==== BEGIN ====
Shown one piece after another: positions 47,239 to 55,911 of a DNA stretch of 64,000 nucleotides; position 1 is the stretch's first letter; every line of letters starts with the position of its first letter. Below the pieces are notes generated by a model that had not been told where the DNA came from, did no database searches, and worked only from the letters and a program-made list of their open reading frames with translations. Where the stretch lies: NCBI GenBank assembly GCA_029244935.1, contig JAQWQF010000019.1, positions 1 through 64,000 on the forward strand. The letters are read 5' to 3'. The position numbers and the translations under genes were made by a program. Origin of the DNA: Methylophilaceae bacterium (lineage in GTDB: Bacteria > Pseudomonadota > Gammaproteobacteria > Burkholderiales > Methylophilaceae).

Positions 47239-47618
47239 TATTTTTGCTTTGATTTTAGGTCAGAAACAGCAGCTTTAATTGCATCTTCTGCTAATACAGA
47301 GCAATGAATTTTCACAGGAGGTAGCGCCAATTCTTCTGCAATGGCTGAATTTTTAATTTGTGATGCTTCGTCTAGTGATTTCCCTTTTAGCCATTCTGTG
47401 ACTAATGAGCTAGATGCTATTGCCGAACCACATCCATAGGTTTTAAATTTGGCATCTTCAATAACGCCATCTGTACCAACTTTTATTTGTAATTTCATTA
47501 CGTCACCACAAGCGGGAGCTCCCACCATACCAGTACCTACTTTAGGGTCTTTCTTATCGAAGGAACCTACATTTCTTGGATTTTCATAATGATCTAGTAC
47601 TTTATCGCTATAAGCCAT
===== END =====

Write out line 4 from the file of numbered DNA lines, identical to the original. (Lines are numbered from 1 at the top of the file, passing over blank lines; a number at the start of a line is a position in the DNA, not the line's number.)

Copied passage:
47301 GCAATGAATTTTCACAGGAGGTAGCGCCAATTCTTCTGCAATGGCTGAATTTTTAATTTGTGATGCTTCGTCTAGTGATTTCCCTTTTAGCCATTCTGTG